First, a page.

The scene could have come straight out of a movie: A dog, barking eagerly, runs up to its owner, who says, “What’s that, Lassie? Two little girls lost? And . . . you want Taco Bell?” Fajitas all around were in order in an Atlanta suburb after two young girls got lost in the woods and a neighbor’s chihuahua (named not Lassie but, inevitably, Bell), though barely able to see over a daffodil, tracked them down. The rescue was reminiscent of an incident in Los Angeles last year when a tobacco shop’s chihuahua chased off two faint-hearted robbers. It’s not the size of the dog in the fight, but the size of the fight in the dog.
Friends of freedom and partisans of clear thinking paused to celebrate the centenary of the late Milton Friedman, whose scholarship deeply influenced economics and whose popular Free to Choose series of television programs and books provided millions of people around the world with a crash course in liberty. He was a tutor to Ronald Reagan and an adviser to such other heads of state as had the wisdom to take his counsel. (Too few acted on it.) He was tireless in arguing that the chief virtue of the free market is that it is the only reliable method for alleviating the mass poverty that is the natural state of man. He conclusively disassembled the regnant myth of the Great Depression (that it was a failure of capitalism rather than a failure of government policy), revolutionized monetary economics, and invented important statistical techniques in his spare time. His key social insight — “Underlying most arguments against the free market is a lack of belief in freedom itself” — remains ferociously relevant, perhaps more so now than in his day. When Milton Friedman won the Nobel Prize in economics, it was the stature of the prize that was elevated, not his.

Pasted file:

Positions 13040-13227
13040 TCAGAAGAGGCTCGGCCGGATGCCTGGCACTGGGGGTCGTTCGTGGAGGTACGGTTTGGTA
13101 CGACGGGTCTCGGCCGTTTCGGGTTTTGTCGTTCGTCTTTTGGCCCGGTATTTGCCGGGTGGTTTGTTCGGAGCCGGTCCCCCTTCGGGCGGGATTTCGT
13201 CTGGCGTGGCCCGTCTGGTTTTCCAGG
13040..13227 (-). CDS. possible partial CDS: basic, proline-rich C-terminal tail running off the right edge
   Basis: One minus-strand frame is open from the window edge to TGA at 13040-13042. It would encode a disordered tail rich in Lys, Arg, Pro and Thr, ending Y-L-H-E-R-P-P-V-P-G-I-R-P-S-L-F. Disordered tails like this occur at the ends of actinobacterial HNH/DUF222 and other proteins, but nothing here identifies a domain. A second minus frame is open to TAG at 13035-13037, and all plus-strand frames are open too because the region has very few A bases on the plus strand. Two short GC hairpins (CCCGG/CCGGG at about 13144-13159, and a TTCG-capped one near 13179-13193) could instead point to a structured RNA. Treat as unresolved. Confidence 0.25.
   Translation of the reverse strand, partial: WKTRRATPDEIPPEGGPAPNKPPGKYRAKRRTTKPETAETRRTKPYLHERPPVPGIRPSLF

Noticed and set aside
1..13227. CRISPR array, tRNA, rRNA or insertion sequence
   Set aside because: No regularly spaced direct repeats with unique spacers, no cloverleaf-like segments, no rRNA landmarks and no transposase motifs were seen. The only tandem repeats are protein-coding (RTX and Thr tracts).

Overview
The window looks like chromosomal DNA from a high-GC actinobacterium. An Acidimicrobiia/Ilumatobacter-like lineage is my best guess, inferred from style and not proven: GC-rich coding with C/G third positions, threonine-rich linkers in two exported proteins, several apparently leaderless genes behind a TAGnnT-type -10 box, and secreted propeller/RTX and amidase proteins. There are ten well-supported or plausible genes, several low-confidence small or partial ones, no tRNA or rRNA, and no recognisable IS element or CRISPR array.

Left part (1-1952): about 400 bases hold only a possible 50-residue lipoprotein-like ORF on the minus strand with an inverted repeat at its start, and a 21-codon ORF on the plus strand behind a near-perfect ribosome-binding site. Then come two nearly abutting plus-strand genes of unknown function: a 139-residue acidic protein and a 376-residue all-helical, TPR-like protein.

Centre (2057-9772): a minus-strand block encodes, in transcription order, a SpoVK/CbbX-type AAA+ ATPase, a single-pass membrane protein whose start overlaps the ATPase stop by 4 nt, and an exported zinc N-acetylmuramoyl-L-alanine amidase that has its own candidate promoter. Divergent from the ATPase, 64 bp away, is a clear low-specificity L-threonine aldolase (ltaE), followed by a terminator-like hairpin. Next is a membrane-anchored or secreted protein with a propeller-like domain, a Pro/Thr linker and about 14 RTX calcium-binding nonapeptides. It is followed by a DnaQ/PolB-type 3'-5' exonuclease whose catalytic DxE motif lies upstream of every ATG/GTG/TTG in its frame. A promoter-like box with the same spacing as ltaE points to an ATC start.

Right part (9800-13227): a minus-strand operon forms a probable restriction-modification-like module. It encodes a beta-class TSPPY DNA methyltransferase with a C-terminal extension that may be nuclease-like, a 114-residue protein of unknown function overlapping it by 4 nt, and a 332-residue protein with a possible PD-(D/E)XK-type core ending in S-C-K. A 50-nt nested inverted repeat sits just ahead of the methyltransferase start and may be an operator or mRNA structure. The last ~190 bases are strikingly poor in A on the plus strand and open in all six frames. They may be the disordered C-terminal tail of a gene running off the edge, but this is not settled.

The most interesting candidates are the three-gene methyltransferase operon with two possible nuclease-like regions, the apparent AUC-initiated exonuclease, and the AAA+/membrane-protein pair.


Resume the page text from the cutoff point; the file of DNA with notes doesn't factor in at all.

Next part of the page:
John Keegan was a British historian who made people think hard and long about war. In his view, human beings in all eras had fought to settle issues and always would. His books excelled in bringing to life not just the great commanders but the men in the line. He would have liked to have been a soldier himself but as a boy he had orthopedic tuberculosis and had to spend years in hospital. All his life he was in pain, supporting himself with an elegant cane and never complaining. After two decades teaching at Sandhurst, the British military academy, he became the military-affairs editor of the Telegraph. Out of principle he supported the war in Vietnam and the invasion of Iraq, and his opinion mattered because of the historical perspective that informed it. However just a war might be, though, he remained a humanist who deplored the brutality of battle. Aged 78, he died at his home in England. R.I.P.
Gore Vidal’s status as a literary lion was an instance of grade inflation. He managed to persuade literary folk that he knew something about politics, and political folk that he knew something about literature. Yet each pretense was true only up to a certain low point. As a political commentator and historian, he wasted himself on conspiracy theories; his literary oeuvre comprised hackery in various genres — novels, detective stories, screenplays, memoir, essays — only a handful of essays rising to real excellence. He was a tub thumper for homosexuality who sneered at AIDS; a self-styled old republican who shrugged at totalitarians, from Nazis and Japanese to the Soviet Union; an aristocrat who pursued airtime with the zeal of the Kardashians; a wit whose only note was bitchiness; and a creator who created only one character, himself, and that an unpleasant one. Dead at 86. R.I.P.